The NBA Players Union and owners will meet again today to continue their efforts to close the gap on what is believed to be a difference of anywhere from $2-4 billion in a new collective bargaining agreement. With the first week of training camps and preseason games already canceled, both league officials and players union reps have admitted that they are worried about the season starting on time. Gee, maybe they all should have thought about that when they took July and August off.
But the legal eagles at The AM Law Daily did a little number crunching last night and they came to a conclusion that may very well blow your minds – lawyers make a lot of money off of lockouts. To be specific, lawyers make a lot of money representing professional sports players unions, but it appears that one lawyer and law firm seem to be making a little more money than the rest.
Dewey & LeBoeuf, whose global litigation chair Jeffrey Kessler serves as lead outside counsel to the NBPA in its current labor negotiations, has earned nearly $1.1 million in fees in connection with its union work from July 2005 through June 2010.
Dewey’s ties to pro basketball start with Kessler, who joined predecessor firm Dewey Ballantine in 2003 from Weil, Gotshal & Manges, where he was part of a litigation group that represented unions for players in the NBA and National Football League. (Kessler recently helped NFL players reach their own labor deal over the summer.)
You may remember Kessler as the guy who allegedly threw Logan Mankins under the bus as the NFL Lockout was seemingly settled by giving his name to the media as one of the players demanding separate concessions from the CBA, thus extending the lockout and presumably the zeroes on his hourly bills. You may also remember Dewey & LeBoeuf as one of the law firms from the Frank McCourt/Los Angeles Dodgers bankruptcy drama, because they’re being accused of overcharging McCourt by a federal trustee.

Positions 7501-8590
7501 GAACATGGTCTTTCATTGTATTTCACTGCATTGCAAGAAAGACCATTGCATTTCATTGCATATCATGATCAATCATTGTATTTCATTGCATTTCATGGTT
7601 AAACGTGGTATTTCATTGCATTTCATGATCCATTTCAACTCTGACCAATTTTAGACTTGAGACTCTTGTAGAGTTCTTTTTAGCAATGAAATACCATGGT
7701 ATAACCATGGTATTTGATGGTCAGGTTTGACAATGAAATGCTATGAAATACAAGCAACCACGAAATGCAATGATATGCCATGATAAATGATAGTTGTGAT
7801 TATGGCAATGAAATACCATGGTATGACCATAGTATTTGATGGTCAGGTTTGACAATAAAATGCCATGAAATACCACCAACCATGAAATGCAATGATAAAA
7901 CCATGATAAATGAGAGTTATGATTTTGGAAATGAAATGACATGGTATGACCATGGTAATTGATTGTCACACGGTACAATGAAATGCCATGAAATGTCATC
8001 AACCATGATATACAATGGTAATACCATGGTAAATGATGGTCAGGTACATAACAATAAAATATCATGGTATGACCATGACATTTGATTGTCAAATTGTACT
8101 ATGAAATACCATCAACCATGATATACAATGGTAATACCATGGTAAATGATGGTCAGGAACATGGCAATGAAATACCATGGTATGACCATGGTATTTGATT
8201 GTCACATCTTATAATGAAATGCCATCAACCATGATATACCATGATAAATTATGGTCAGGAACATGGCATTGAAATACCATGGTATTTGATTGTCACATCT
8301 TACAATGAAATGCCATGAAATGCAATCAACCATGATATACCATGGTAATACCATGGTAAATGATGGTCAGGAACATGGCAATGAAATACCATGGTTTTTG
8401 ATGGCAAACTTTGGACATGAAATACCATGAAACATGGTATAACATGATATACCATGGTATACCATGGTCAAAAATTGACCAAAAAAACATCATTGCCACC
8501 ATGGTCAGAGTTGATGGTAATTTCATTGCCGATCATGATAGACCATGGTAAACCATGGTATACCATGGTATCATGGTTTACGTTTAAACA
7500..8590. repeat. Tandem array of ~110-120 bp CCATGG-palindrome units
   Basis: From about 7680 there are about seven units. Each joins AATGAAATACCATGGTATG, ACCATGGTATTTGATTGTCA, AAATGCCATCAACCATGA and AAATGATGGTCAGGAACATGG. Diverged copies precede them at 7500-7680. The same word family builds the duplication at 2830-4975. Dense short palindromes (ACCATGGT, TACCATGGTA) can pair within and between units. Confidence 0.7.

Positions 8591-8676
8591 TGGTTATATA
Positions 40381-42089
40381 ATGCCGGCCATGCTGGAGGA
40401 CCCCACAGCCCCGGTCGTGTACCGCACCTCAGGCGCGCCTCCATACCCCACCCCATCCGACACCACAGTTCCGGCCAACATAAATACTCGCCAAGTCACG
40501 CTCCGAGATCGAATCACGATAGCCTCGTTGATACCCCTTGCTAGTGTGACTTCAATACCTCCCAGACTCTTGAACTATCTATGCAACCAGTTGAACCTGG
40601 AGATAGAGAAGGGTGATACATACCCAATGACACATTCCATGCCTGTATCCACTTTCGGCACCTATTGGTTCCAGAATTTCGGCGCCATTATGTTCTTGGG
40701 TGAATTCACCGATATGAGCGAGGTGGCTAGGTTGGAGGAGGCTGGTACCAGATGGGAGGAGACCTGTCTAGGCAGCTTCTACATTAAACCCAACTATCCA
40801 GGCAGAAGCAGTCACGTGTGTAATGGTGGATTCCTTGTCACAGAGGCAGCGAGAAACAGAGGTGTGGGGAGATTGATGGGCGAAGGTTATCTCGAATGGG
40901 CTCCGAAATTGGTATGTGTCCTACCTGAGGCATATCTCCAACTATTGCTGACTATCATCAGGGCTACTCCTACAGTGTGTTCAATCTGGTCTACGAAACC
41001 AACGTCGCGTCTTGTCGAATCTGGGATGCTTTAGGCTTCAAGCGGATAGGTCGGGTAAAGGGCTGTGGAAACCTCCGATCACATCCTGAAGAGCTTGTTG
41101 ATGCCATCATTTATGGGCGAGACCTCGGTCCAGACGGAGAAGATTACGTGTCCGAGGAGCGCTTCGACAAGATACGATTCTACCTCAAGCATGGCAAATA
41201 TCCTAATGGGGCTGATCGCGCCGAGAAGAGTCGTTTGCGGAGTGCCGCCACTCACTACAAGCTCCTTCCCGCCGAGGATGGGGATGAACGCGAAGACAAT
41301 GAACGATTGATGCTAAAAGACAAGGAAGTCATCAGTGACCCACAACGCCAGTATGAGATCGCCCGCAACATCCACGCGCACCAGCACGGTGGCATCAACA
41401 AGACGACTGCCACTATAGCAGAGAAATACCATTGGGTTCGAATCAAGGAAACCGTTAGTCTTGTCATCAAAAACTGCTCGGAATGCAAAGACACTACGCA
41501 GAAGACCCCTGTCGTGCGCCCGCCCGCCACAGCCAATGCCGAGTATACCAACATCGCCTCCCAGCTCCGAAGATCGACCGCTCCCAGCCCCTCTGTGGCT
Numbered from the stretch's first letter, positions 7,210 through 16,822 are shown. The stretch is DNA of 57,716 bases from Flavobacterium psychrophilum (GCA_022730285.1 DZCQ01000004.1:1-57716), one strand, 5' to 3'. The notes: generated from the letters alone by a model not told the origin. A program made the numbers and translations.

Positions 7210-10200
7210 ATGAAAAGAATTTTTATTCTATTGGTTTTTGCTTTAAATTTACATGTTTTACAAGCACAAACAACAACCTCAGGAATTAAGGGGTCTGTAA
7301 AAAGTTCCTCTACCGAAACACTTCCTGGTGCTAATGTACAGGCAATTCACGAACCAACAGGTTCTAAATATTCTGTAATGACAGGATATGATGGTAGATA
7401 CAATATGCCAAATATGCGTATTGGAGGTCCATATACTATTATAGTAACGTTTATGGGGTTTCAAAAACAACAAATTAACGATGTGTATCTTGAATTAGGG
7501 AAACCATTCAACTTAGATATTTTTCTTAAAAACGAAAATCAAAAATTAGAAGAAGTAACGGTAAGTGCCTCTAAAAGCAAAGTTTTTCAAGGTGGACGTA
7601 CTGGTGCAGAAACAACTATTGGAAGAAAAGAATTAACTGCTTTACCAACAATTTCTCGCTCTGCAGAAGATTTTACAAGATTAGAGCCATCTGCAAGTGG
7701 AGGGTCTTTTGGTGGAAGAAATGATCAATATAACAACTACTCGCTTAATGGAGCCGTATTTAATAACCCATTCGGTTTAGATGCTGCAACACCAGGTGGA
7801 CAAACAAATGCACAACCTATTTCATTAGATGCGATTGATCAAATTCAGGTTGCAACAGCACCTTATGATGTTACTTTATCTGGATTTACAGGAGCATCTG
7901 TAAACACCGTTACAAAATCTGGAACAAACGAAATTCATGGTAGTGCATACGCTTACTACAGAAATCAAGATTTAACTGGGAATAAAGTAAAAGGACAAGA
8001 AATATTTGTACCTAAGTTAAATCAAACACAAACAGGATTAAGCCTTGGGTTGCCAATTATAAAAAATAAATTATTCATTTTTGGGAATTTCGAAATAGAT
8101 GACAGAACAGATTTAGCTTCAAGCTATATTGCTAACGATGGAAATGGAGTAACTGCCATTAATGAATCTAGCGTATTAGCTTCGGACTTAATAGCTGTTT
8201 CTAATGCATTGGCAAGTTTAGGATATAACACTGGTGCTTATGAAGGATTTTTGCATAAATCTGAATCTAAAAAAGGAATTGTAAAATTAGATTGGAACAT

Of course it should come as no surprise that one law firm, and mostly one lawyer in particular, have a stranglehold on the legal needs of professional athletes. It should also come as no surprise that lawyers, when given the opportunity, will bill the ever-loving bejesus out of their clients that don’t have a problem pissing money away. It’s just a little more surprising that we as fans don’t place some of the blame on them as well.
But to get a better idea of how this whole thing works, I asked Uproxx’s Chief Legal Overlord and Omelette Chef, Danger Guerrero, for his expert opinion.
In order to understand this situation better, I think it would be helpful if I explained the billing practices of law firms. Basically they work like this: A partner meets with a client to discuss the facts of a case or negotiation, and they go over the finer points of the legal strategy that will be used to achieve the desired outcome. Then the partner assigns the case to a hotshot young associate who plays by his own rules and is probably named either Franklin and/or Bash. Once Franklin and Bash are on the case, all hell breaks loose for about 30-40 minutes until they call a stripper or a champion dirtbike racer as a witness who’s like “BUT… the defendant is secretly my FATHER and/or was playing beer pong at the time of the crime!” Then habeas corpus res ipsa loquitor motion for judgment notwithstanding the verdict OBJECTION overruled “Oh I’m out of order? THIS WHOLE COURT IS OUT OF ORDER!” and it ends with everyone in a hot tub.
I hope that clears things up.
(H/T to Pro Basketball Daily.)